Follow Remember Sports on Instagram and Facebook for ongoing updates.

ONLY NOISE: Seven Songs That Help Me Navigate Depression and Anxiety

Soccer Mommy’s “Your Dog” reminds the author that everyone deserves respect, even on their darkest days. Photo by Daniel Topete

ONLY NOISE explores music fandom with poignant personal essays that examine the ways we’re shaped by our chosen soundtrack. This week, Lauren Rearick compiles a playlist of songs she’s leaned on to cope with mental illness.

Nearly eight years ago, I was diagnosed with depression and anxiety. I had long suspected that my lifetime of continual worries and lingering sadness had been something more, and although receiving confirmation made me feel validated, it also made me feel afraid and alone.

The stigma surrounding mental illness continues to lessen, but there are still times when it can seem as if you’re the only one in the world going through it. It’s hard to explain to others why you constantly worry, or fear something as simple as driving to a new destination, when you don’t even understand the reasoning behind your own emotions. Additionally, it feels like mental illness is some secret that, once shared, will forever impact your relationships – it becomes this hidden extension of you.

I continue to work towards getting better, and while I have found methods of treatment that work for me, I’ve also found coping mechanisms. Along with watching endless amounts of uplifting cartoons (Sailor Moon and Adventure Time are my go-tos) I’ve turned to music, and those feelings and fears that I once thought were unique to me have revealed themselves through others’ songs. From my fear of being alone to a promise that even the most broken pieces will eventually fit together into something beautiful, here are the seven songs that helped me navigate relationships and life while contending with depression and anxiety.

“Your Dog” – Soccer Mommy

I used to believe that having a mental illness made me unable to have normal relationships. As it turns out, I was waiting for someone who practiced understanding. “Your Dog,” from Soccer Mommy’s 2018 LP Clean, is a note to demand your worth, and to accept nothing less than kindness from others. There’s a furious beauty to the song, a message of empowerment that seems so soft when presented, but is made to land with an impression. In particular, the line, “I don’t wanna be your fucking dog/That you drag around/A collar on my neck tied to a pole/Leave me in the freezing cold,” struck an immediate chord with me, reminding me that one should never be forgotten, even on their darkest days.

“#23” – IAN SWEET

The entirety of IAN SWEET’s Shapeshifter album is an ode to anxiety, with the release detailing vocalist Jillian Medford’s struggles with mental illness. While I’ve found myself connecting with the whole album, “#23” openly talks of isolation, and as it continues, Medford expresses a desire to change, but an inability to make it happen. I have so often been there; wishing I could make my emotions just disappear. When I’m feeling totally alone, I know I have others I could call upon, but sometimes just listening to this track is enough – it reminds me that someone else potentially feels the same.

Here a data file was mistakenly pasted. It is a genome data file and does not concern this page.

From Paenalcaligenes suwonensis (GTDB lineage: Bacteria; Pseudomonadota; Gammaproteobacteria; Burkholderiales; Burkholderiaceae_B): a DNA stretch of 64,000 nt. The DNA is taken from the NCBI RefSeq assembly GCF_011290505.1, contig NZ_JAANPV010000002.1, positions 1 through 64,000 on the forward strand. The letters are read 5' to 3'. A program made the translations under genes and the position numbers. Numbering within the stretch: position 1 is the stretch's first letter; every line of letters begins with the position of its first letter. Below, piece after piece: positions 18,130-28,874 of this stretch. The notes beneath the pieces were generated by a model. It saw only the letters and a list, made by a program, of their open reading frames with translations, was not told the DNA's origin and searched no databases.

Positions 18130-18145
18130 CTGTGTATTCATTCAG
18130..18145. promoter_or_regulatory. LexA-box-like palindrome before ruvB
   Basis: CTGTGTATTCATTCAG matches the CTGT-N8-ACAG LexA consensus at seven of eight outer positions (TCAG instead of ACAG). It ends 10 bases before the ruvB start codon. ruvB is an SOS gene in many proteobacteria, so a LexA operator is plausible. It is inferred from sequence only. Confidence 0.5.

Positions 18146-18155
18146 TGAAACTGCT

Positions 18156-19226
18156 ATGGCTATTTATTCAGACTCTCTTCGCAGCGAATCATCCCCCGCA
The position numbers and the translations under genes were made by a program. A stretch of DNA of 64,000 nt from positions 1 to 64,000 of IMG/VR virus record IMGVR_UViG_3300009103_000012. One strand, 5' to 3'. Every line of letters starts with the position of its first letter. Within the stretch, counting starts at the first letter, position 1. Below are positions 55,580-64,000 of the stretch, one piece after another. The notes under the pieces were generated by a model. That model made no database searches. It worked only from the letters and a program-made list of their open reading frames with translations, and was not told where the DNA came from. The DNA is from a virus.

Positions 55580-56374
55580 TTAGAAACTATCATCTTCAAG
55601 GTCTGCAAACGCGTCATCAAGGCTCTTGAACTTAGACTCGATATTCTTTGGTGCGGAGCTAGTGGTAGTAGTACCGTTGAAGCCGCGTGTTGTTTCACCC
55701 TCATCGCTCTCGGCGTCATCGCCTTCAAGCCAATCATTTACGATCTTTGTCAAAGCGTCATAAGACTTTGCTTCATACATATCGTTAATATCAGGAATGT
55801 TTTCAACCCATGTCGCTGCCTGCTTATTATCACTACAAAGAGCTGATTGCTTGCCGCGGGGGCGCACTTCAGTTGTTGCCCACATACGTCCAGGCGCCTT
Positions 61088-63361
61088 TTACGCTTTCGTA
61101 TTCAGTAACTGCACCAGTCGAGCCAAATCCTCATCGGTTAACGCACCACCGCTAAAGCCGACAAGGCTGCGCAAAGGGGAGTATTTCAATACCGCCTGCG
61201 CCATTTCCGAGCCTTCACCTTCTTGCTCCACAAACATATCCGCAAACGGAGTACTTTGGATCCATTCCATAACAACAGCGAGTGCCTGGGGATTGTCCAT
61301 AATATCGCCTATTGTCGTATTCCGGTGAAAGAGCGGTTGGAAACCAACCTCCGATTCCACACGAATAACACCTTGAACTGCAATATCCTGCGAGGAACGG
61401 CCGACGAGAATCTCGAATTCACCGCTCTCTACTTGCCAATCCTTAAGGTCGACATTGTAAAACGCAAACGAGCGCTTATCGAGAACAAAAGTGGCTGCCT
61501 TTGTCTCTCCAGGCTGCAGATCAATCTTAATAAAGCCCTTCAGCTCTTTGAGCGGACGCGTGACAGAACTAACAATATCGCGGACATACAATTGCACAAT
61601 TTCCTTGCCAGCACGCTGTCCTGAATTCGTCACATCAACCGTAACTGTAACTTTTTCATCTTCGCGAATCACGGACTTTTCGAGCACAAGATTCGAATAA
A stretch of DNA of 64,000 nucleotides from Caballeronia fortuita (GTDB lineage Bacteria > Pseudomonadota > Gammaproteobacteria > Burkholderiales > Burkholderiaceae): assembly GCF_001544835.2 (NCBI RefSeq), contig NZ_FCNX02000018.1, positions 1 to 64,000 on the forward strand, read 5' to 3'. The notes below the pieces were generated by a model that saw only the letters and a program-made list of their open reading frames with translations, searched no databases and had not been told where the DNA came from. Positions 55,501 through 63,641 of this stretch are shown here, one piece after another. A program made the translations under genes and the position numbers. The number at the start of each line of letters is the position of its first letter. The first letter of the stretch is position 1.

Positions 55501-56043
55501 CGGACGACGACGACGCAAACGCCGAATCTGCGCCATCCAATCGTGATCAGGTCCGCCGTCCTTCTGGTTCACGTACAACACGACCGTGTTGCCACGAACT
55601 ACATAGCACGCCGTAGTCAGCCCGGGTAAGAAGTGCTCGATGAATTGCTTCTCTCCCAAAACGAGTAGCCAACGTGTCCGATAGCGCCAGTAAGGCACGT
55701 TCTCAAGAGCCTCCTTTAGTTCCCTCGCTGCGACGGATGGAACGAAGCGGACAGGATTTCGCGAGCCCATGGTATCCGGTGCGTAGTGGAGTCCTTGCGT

“Everybody Does” – Julien Baker

The intimacy of Julien Baker’s music has connected with numerous fans, including myself. In my initial experience with depression, I had a constant fear that I would be left alone. Even without depression, I think we all have a fear that we could potentially lose a friendship or a relationship, and on “Everybody Does,” — a single which appears on Baker’s 2015 debut album — the singer appeals to that worry. The song isn’t meant to encourage; rather, it reminded me that I’m not the only one fearful of being alone, and knowing that is comforting. In particular, the line: “I know myself better than anybody else / And you’re gonna run / You’re gonna run when you find out who I am” really resonates with me, but as Baker explained in an interview with Stereogum, she’s come to realize “it’s a fallacy to believe everyone will run when you tell them who you really are.”

“TV Dreams” – Katie Ellen

Even with continuing work, medication, and treatment, I still have bad days. And for those moments when I need a reminder that it’s okay not to be okay, I listen to “TV Dreams.” This track was one of the first songs released by Katie Ellen — the project of Anika Pyle and Dan Frelly, born from the ashes of their former band, Chumped — and later appeared on the band’s 2017 debut Cowgirl Blues. It incorporates both soft and harsh moments, with confessional proclamations to be there for someone, even if that someone has since moved on. “TV Dreams” reminds me that sometimes things won’t work out, and I may never understand my every feeling, but the ensuing confusion is something others experience, too.

“Let Down” – Radiohead

There’s no telling when I’ll have good or bad days, and when I’m at my lowest, “Let Down,” from Radiohead’s critically lauded Ok Computer, has provided a small glimmer of hope that things will change. This line: “Don’t get sentimental, it always ends up drivel/One day, I am gonna grow wings,” has etched itself into my memory and heart. There’s something truly comforting in feeling as if one day, I’ll have the ability to move on from where I am now.